After months of fiddling about with chapters here for edits and chapters there and note taking and author bible fixes and updates, I bit the bullet in early October. I posted my need for a critique partner on Reddit. All I was looking for was POV issues. What Mike, my critique partner, found was so much more. He’s currently on chapter 13 of manuscript three and has two more chapters to go.

What Mike found was astounding. I had already suspected as much of shifting chapters and character pieces over to manuscript four, but wasn’t sure how to go about it. My suspicions continued to be correct by Mike’s findings that with one character’s story arch shifted over to the other manuscript, it made the whole new first book flow much better. This then lead me to break down manuscript two even further to find it needed to be at the end of manuscript three which bulked up areas that were flat or missing completely.

This now made the new book one a total word count of 138,000. I can chop that down nicely since I already went through the first publication attempt knowing exactly what to eliminate. Then I saw the problems with manuscript four and how the shifted character arch to be placed at the beginning of this manuscript. This too, made its story bulkier and more connected to the drama in the story with a new location for scenes. It kept two characters closer together to complete both their story arches.

All I have to do now is fill in the blank areas of Vivian’s abuses of her husband in Act I that blends into Act II. Act III, which is manuscript two, will have to be cut a lot to make it fit, but I think I can do it. It will make four books turn into three books instead. A trilogy which is far easier to put together. Once all these ‘reshoots’ are done on my end, I go back to finding a new pair of eyes and fresh mind for a second Critique Partner – teammate #5 to the group.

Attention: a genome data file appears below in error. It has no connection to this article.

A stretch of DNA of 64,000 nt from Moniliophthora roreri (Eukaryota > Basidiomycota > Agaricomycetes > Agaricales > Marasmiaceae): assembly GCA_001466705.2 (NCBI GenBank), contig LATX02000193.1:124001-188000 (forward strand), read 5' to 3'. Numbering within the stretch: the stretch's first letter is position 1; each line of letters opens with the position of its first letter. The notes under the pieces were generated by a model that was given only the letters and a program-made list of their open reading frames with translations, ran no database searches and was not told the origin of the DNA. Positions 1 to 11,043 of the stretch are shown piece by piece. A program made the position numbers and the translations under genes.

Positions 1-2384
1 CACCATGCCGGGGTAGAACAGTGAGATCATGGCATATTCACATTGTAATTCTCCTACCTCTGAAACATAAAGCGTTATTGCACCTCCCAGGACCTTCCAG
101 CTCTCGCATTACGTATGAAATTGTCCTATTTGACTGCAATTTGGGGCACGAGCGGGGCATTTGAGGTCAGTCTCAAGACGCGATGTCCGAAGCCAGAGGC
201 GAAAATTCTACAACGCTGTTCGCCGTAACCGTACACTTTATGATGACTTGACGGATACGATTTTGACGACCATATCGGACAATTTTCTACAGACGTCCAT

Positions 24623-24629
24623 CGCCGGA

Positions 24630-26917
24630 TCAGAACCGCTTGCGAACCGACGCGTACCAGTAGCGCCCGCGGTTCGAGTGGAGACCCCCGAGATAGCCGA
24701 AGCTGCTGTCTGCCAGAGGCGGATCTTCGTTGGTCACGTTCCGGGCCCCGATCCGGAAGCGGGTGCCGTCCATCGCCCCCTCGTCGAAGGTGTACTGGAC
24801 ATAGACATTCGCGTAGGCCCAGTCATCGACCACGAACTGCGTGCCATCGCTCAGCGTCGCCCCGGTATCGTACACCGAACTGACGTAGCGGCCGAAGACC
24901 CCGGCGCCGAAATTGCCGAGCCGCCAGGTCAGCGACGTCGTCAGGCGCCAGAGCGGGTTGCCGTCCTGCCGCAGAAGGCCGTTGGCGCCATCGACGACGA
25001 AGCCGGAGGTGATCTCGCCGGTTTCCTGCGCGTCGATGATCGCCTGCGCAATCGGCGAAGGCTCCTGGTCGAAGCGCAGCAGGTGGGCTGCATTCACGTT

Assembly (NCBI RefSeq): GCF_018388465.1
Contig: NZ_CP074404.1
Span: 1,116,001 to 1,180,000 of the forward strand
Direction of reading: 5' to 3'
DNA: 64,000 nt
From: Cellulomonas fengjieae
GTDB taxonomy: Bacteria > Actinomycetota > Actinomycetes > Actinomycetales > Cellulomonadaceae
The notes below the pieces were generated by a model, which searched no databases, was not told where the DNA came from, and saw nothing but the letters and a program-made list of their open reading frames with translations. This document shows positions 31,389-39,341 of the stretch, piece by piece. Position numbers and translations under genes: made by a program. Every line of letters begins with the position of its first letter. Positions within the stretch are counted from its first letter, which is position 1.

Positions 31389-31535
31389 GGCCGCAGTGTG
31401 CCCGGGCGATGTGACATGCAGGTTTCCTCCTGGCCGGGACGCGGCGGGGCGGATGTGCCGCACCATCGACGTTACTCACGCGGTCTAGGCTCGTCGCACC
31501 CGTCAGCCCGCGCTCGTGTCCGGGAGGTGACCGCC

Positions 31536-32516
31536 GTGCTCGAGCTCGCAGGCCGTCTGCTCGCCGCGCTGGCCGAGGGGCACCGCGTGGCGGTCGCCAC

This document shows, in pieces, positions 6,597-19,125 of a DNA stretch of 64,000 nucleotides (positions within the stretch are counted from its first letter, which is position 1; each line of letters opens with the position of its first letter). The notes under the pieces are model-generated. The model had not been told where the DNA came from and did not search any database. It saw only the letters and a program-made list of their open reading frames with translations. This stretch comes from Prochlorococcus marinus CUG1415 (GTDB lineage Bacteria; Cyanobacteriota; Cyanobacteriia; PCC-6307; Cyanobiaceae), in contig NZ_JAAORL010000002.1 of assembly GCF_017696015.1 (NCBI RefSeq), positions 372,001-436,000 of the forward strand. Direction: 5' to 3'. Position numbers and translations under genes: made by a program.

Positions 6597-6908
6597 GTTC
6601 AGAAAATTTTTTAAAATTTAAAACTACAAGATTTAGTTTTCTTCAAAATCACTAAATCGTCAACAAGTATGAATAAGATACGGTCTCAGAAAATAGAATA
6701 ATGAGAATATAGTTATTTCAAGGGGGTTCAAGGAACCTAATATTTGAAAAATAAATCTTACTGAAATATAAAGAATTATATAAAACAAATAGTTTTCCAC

In retrospect, if I hadn’t gone about swallowing my foolish pride in finding a Critique Partner, I would have sent off the manuscript 3 to querying prematurely. This would have caused set backs due to rejections. With each stage of development in the ever changing Quality Control tactics, I’ve learned far more than ever since only ten years ago. In such a short time of three months, I’ve learned exactly how Developmental Edits are done. Why that first critical step in edits, no matter how daunting it may look at first, is far more important than the piddly edits I attempted on my own.

To have teamwork to build a project as complex as a novel will propel you further toward your writing career and dream coming true for publication than you ever thought possible.

So far, 5 Beta Readers and 1 Critique Partner. The team is growing and will keep growing as the Quality Control moves along down the conveyer belt of production for future publication.

The Power of Reshoots

Editing is writing and editing is inevitable. Editing can never be ignored.

Editing a manuscript, no matter the number of draft it stands, in a visual concept can be looked at as reshoots. I’m calling my edits, at this stage in book 1, reshoots because of one factor – visually learning.

Seeing the edits in my head as a visual medium as though I’m cutting film, since I love movies, is helping me understand how to edit better. To see a previous scene in the manuscript as being shown on screen during tests. If the scene doesn’t work visually with engagement and pace, then it must be completely edited out and then reshot. Previously seeing these edits as a flat format of a 2D structure clogs my mind with paper and words. Seeing it as reshoots makes my mind happy in seeing the problem solving in action. Full color, sound and movement.

The current edits I’ve found, with the help of a Reddit user who has offered their help as a critique partner, has opened my eyes. There is a scene in book 1, chapter 2 for example, where the character Ambros is lingering in the Geraci mansion to look for more clues. The next scene shows Frankie in the dreaming for the main part of the chapter. This Ambros/Geraci mansion scene seems extra and should be on it’s own, says my CP (Critique Partner) on Reddit. They are able to see problems I couldn’t because I’m far too close to the material. Not seeing the forest for the trees, or however that saying goes.